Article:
• In "Lie to Me," Ford is Secretly Dying from brain tumors and wants to become a vampire to escape that fate. To that end, he's willing to sacrifice Buffy and several innocents to Spike in exchange for being turned. While Buffy is sympathetic to Ford's plight when he reveals his brain cancer, she still points out that he's essentially committing mass murder, and nothing will make that okay.
      Buffy: Isn't this exactly how you imagined it? You tell me how you've suffered and I feel sorry for you. Well, I do feel sorry for you, and if those vampires come in here and start feeding, I'll kill you myself!
  • Flash: Hunter Zolomon/Zoom falls into this. He had Abusive Parents, including watching his father kill his mother, leading to him being put into an orphanage at young age. Zoom is convinced that Barry, who had a similar past of having his mother killed when he was a kid, could easily turn out like him. He tries to prove it by murdering Barry's father in front of him. However, despite this traumatic event, Barry still remains righteous and never succumbs to becoming the sociopath that Zoom is. Ultimately Barry shows that Zoom is rotten to the core, Freudian Excuse or not.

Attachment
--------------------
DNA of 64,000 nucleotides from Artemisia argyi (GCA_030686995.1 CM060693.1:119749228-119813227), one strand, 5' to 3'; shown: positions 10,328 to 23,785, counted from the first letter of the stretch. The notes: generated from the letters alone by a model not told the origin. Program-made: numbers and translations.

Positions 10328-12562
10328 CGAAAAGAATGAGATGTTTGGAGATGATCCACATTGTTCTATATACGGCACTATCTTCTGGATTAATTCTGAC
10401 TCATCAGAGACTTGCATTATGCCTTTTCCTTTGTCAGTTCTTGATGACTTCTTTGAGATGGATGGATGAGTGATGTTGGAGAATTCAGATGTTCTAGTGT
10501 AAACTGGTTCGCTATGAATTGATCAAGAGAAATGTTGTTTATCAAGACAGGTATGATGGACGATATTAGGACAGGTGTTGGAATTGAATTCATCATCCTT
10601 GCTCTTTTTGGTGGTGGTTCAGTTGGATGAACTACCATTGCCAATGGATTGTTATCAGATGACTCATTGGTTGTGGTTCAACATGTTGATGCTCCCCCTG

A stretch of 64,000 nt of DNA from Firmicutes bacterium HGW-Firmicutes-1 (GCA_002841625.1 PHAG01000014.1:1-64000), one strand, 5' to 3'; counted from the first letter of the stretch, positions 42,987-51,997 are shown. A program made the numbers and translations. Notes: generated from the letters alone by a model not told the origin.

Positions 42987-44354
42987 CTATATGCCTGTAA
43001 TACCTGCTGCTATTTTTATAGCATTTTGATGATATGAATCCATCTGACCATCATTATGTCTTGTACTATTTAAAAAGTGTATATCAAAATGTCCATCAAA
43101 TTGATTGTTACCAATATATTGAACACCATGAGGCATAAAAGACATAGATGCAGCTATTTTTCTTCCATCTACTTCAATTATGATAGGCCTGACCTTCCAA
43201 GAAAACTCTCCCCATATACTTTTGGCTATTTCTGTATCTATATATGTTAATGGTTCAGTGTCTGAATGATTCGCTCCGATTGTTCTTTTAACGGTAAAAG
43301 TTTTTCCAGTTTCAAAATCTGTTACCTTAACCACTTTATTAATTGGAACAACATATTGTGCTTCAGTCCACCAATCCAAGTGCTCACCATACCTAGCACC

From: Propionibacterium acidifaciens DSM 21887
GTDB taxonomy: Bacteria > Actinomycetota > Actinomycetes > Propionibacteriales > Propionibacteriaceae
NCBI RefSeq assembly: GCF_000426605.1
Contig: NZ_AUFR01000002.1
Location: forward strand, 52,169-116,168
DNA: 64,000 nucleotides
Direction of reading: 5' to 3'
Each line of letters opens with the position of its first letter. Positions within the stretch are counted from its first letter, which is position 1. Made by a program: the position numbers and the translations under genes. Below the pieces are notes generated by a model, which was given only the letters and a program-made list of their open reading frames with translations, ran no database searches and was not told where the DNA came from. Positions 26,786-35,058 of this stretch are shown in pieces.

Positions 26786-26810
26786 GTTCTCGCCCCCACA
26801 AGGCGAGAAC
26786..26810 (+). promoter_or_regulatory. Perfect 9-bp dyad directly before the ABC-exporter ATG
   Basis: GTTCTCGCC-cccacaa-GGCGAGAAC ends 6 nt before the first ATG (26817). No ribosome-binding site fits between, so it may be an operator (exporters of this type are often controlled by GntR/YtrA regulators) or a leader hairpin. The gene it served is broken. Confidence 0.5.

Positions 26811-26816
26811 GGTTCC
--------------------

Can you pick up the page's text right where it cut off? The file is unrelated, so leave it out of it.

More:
• The Good Place: Throughout the first season, Eleanor often mentioned how her terrible upbringing messed her up. She is then quickly called out when the so-called "Real" Eleanor (the good Eleanor that was supposed to go to the Good Place) mentions that she was orphaned twice in her life but still managed to be a high-achieving lawyer and humanitarian and the demon Trevor points out the fact that a lot of people have messed up childhoods but don't become massive jerkasses like Eleanor herself. Then, in the later episodes "Mindy St. Clair" and "Existential Crisis", it's shown that her parents really were every bit as terrible as Eleanor described, but even still this is never used as a justification for her actions, just as an explanation for it, and she accepts that she can't keep invoking that excuse and has to rise above that.
    Jason: Your parents suck.
    Eleanor: Yeah. And I've been using their crappy parenting as an excuse for my selfish behavior. But no more.
  • How I Met Your Mother: In season 9, Marshall has an imagine spot where he talks with Lily, 7-years-ago Lily, his father and briefly, Robin, about a fight he just had with Lily where he accused her of considering him and their family to be a consolation prize for her failed career and brings up when she left him for a summer 7 years prior. When he attempts to make a point out of her biggest mistake, Marvin calls him out on it.
    Marvin: What's your point? That just because she hurt you, you now get to hurt her? That's not how a marriage works, son.